How Coronavirus is affecting our wildlife

Date: June 2020

How Coronavirus is affecting our wildlife

As you are aware, coronavirus has had a substantial impact on almost everything we do in our daily lives, but how has it impacted our environment?

Our habitats

Essex is home to an abundance of natural habitats such as saltmarshes, wetlands, mudflats and ancient woodlands, all of which house key species that are important for conservation. Essex County Council are responsible for the protection of these habitats by upholding legislations and meeting targets set out by the government. However, it is Essex Wildlife Trust that deals with the majority of the hands-on environmental management work.

Temporarily furloughed

Essex Wildlife Trust has temporarily furloughed 60% of their staff until further notice, meaning a significant reduction in the speed at which their projects can be completed. Although, in their latest coronavirus announcement, nothing has been said on how the volunteering opportunities have been affected. One can only assume, rather optimistically, that people are still allowed to volunteer their time to help. A lot of conservation organisations, such as the Essex Wildlife Trust, organise events in-order to establish a relationship between the public and nature. None of these events are able to take place during this pandemic and therefore you can argue that the divide between the public and nature has only increased. To further support this claim, since March 17th the Trust has closed all of their Nature Discovery Centres, playgrounds and car parks along with five of their nature reserves.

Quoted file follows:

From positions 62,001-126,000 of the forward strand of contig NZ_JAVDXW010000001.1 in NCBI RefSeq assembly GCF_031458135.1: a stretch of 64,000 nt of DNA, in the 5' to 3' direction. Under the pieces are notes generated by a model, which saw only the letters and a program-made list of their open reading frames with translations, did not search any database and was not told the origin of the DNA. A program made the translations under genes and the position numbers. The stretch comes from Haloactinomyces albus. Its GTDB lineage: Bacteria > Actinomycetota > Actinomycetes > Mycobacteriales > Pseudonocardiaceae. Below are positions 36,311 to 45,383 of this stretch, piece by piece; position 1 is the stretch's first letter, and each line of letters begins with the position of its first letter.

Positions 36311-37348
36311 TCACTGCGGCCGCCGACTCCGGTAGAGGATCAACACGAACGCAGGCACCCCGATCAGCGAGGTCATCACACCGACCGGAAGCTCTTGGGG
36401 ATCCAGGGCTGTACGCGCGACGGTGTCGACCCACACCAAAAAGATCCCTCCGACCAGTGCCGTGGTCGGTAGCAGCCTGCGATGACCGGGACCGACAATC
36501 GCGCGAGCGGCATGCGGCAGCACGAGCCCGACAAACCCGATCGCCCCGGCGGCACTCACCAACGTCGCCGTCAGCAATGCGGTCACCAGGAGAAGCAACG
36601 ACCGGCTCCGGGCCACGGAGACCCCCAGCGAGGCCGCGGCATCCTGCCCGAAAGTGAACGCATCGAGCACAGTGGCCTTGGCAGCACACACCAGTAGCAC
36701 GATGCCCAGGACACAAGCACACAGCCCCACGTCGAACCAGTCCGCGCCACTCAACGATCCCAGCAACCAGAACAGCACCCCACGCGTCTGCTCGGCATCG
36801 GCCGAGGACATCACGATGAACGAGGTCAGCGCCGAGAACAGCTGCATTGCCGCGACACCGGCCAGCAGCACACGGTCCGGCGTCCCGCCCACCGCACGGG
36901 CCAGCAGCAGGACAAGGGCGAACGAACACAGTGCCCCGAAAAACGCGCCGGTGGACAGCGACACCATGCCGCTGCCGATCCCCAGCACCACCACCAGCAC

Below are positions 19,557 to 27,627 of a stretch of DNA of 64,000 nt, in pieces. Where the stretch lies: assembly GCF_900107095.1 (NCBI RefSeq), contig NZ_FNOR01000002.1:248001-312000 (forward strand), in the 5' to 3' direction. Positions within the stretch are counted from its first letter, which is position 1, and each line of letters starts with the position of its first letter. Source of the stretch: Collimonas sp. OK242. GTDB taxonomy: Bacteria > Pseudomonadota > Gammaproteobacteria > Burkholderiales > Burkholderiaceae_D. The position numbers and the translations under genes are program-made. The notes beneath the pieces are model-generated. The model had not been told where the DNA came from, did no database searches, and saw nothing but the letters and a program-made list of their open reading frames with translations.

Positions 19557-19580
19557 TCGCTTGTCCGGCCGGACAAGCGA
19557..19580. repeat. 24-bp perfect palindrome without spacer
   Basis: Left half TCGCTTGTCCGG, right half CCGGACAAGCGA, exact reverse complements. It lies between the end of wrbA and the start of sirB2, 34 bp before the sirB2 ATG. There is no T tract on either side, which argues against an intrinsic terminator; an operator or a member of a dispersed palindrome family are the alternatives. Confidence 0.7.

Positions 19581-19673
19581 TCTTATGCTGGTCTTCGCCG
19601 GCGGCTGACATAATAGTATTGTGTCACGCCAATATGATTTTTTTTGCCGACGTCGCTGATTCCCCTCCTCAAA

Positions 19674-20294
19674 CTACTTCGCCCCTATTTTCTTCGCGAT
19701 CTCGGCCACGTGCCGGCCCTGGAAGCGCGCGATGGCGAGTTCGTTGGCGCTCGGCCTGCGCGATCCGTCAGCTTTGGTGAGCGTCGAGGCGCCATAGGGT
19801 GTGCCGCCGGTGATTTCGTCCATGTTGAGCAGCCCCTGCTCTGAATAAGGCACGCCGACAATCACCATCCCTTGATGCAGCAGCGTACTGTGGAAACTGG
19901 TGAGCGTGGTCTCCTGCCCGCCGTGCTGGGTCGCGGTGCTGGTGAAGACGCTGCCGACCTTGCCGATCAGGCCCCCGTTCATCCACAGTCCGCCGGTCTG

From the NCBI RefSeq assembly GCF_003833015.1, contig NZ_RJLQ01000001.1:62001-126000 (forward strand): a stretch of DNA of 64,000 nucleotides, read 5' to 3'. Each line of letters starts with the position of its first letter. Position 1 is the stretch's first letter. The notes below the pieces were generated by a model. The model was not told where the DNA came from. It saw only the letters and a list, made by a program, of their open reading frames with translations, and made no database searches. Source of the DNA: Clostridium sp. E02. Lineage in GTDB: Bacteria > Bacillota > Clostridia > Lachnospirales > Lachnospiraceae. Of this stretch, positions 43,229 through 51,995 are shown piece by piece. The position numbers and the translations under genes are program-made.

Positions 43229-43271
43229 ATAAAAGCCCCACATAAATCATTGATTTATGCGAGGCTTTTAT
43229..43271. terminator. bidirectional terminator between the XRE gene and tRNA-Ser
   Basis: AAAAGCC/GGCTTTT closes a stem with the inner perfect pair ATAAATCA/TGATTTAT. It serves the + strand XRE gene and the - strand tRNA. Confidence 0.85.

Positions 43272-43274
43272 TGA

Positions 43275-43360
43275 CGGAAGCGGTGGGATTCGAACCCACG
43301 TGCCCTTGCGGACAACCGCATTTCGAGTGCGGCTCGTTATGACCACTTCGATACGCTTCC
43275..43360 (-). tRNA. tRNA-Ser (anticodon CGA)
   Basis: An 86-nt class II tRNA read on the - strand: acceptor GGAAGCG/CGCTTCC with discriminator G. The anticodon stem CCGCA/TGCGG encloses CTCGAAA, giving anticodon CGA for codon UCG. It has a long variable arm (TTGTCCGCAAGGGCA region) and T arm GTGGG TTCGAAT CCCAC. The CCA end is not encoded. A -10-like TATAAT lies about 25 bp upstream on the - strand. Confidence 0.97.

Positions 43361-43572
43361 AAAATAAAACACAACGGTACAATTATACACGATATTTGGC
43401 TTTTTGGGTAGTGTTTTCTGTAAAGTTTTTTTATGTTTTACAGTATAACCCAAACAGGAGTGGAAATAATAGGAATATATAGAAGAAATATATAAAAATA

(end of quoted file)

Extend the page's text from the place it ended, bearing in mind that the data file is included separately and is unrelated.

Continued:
Not all hope is lost!

However, there are still plenty of ways in which the environment has benefited from the pandemic. One of which is the reduction of vehicle usage. This causes an increase in invertebrate populations that use roadside verges as a habitat. This also allows populations of species that often go unnoticed such as lichen, who provide us with oxygen, to increase because they are hypersensitive to CO2 levels. Another way the environment has benefited is through us. Being isolated at home has led to more people paying attention to their gardens. This better-quality habitat from garden to garden causes the formation of wildlife corridors. Species use these corridors to travel amongst the urban world. This increases gene flow between populations, reducing the risk of inbreeding.

We can all do our bit to help aid wildlife during this time, for more information visit the Essex Wildlife Trust website:

Alex Rowe local resident,

studying Ecology in Bristol.

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